The American Psychological Association's (APA's) as well as other professional organizations' (e.g., American Psychiatric Association) removal of homosexuality as a mental disorder represented a paradigmatic shift in thinking about exual orientation. Since then, APA (2000) disseminated guidelines for working with lesbian, gay, and bisexual (LGB) clients, and a variety of scholars and researchers alike have advocated affirmative therapeutic interventions with LGB individuals. Despite these efforts, the controversy over treating individuals with LGB orientations using nonaffirmative techniques continues. In this discussion, the (...) limited evidence regarding the efficacy and effects of conversion therapy is surveyed, particularly in the context of empirically supported treatment criteria summarized by Division 12 (clinical psychology) of the APA. Authors then consider the resulting ethical considerations in performing conversion therapy and propose alternative uses of affirmative therapy on the basis of ethical standards defined by APA. Finally, options for treating LGB individuals who are coming to terms with their sexual orientations are discussed. (shrink)
Richard Mohr emphasizes the importance of dispelling false beliefs about lesbians and gay men, and establishing legislation that protects the rights of sexual minorities. He argues that homophobic policies originate in the belief that gay men and lesbians are categorically less morally valuable than others, rather than deserving of unequal treatment because of their behaviors or actions. In response, I show that homophobic panic over lesbian or gay sex acts is actually quite influential, and argue that Mohr fails to take (...) account of the political and philosophical significance of sexual freedom, and the inextricability of sexual being and sexual doing. (shrink)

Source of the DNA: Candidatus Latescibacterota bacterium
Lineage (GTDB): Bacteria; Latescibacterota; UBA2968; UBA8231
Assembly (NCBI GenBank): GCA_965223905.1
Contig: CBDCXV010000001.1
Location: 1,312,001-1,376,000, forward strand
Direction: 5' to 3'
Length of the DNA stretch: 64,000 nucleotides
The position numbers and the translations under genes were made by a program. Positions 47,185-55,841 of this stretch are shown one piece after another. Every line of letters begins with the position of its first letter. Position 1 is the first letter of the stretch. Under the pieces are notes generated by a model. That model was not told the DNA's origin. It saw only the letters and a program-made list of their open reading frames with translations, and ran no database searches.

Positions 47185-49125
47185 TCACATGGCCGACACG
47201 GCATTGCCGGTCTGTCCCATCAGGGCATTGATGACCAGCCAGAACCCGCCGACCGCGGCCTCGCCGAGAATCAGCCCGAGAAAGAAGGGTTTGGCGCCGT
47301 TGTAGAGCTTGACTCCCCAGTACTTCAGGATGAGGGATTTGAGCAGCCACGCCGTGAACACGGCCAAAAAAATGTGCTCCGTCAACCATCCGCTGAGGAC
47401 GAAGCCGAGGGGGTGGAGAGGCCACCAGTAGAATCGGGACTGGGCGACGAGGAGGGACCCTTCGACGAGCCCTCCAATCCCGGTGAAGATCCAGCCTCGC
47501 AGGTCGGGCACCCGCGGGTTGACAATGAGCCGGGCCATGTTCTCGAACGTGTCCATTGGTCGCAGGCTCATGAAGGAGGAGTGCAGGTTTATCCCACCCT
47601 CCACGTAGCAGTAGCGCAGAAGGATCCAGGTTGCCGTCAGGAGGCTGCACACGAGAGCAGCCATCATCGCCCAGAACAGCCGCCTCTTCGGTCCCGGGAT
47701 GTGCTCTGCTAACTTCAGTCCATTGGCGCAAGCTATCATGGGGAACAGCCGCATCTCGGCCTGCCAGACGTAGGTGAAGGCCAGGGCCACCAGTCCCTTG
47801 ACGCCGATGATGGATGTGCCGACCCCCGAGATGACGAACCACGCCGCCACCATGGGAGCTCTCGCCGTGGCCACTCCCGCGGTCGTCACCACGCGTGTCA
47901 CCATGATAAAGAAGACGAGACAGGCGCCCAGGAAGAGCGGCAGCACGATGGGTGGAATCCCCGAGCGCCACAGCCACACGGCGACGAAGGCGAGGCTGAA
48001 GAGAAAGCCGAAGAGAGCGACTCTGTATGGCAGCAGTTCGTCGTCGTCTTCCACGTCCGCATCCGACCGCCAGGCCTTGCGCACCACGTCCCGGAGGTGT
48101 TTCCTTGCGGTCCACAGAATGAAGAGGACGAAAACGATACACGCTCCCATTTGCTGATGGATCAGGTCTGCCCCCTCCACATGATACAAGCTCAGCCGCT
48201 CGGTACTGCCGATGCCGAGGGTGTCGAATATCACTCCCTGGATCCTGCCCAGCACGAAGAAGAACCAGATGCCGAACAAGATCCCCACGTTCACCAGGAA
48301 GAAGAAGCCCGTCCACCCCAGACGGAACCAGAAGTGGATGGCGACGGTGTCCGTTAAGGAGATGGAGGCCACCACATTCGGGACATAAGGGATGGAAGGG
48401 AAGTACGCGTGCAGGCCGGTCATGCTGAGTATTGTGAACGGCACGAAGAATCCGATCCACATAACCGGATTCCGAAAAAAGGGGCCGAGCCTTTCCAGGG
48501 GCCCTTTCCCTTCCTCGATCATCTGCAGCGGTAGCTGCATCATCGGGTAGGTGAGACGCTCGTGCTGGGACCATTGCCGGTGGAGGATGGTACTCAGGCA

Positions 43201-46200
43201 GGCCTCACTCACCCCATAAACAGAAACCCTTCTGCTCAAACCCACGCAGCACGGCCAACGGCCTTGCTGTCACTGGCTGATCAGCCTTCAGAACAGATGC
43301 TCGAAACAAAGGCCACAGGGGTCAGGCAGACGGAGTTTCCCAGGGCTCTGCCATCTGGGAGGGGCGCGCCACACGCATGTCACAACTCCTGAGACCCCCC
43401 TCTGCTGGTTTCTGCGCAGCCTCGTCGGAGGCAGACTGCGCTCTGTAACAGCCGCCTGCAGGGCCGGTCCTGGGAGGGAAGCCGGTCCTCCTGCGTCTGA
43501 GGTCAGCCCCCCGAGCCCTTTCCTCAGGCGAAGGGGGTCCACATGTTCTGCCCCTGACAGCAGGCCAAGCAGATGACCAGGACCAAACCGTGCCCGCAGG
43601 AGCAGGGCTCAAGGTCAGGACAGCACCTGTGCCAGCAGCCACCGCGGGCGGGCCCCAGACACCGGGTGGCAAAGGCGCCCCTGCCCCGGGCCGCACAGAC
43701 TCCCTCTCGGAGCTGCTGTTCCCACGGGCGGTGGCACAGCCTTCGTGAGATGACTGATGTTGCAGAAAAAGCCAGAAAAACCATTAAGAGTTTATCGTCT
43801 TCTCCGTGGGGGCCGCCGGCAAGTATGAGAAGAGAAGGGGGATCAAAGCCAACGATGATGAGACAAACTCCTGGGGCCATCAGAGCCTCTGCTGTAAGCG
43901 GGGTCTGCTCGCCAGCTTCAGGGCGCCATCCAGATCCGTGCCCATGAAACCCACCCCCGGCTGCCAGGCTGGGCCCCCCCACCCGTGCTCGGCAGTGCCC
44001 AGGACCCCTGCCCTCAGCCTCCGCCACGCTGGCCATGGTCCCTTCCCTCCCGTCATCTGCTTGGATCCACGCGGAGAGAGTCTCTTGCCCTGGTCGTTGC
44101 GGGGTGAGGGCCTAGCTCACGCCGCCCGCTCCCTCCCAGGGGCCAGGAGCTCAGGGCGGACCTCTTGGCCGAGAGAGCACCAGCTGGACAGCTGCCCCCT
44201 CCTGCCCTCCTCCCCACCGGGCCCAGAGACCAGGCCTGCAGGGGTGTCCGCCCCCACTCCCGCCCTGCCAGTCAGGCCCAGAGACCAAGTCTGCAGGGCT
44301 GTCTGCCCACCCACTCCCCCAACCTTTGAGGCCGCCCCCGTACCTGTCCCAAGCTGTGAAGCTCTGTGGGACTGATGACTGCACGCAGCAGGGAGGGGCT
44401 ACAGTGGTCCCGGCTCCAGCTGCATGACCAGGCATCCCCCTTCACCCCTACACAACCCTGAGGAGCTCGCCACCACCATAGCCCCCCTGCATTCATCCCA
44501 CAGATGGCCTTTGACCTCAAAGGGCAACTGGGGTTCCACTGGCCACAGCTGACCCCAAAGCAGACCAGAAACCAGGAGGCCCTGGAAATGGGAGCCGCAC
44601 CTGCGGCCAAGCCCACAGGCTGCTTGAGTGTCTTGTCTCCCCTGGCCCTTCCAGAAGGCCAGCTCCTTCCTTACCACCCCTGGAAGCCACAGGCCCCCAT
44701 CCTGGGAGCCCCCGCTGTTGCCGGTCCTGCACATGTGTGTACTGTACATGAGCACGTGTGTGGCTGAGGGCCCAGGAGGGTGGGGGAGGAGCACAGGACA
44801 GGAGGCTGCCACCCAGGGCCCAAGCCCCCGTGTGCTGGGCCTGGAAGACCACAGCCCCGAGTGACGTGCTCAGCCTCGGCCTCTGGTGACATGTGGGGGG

In his essay On Liberty, John Stuart Mill presents the famous harm principle in the following manner: “[…] the sole end for which mankind are warranted, individually or collectively, in interfering with the liberty of action of any of their number, is self-protection. […] The only part of the conduct of anyone, for which he is amenable to society, is that which concerns others. […] Over himself, over his own body and mind, the individual is sovereign.” Hence, there is a (...) distinction between self-regarding and other-regarding acts, and only the latter are subject to moral criticism. However, while all acts are in some way selfregarding, it is not clear if there are any which are exclusively so. There are two additional difficulties. First, the “individual” may not be an individual person; self-determining communities, at least when they have the ability to decide for themselves, are also “individuals” in this sense. Second, it is claimed that groups of acts (activities and practices) have a different kind of justification from single acts. So what are the limits which “others” have in order to protect themselves from what “individuals” (personal or not) do, and what are their rights to do and to protect? If, in the final analysis, protection or defense is a source of justification, what should or must be protected, and why? Where does the demarcation line between self-regarding and other-regarding acts lie? In our age, as in Mill’s, we encounter many situations where such a line is needed, yet is hard to determine or establish. One such example, the case of same-sex marriages, is further explored in this paper. (shrink)
Much has changed since the beginnings of the gay liberation movement and the feminist movement in the 1970s in Aotearoa/New Zealand. Yet, to a degree, the invisibility of gay male, lesbian and transsexual lifestyles as well as individual struggles for rights and recognition remains. The diverse contributions in this book discuss how the reframing of ‘queer’ as a proud, border-crossing identity challenges conventional views of gay, lesbian, transsexual and heterosexual identities. At the heart of queer politics and theory lies the (...) double irony that ‘queers’ still experience different social positions and are confronted differently by public challenges, and they also seldom agree about how, and for what political reasons, sexuality should be defined and categorised. In this book, 'queer' brings together wide-ranging commentaries on the history, politics and culture of thirty years of sexual history in Aotearoa/New Zealand. (shrink)
I argue on utilitarian grounds that while traditional constraints on heterosexual activity, including the prohibition of pre-marital sex and divorce may be justified by appeal to purely secular principles, no comparable prohibitions are justified as regards homosexual activity. Homosexuality is in this respect.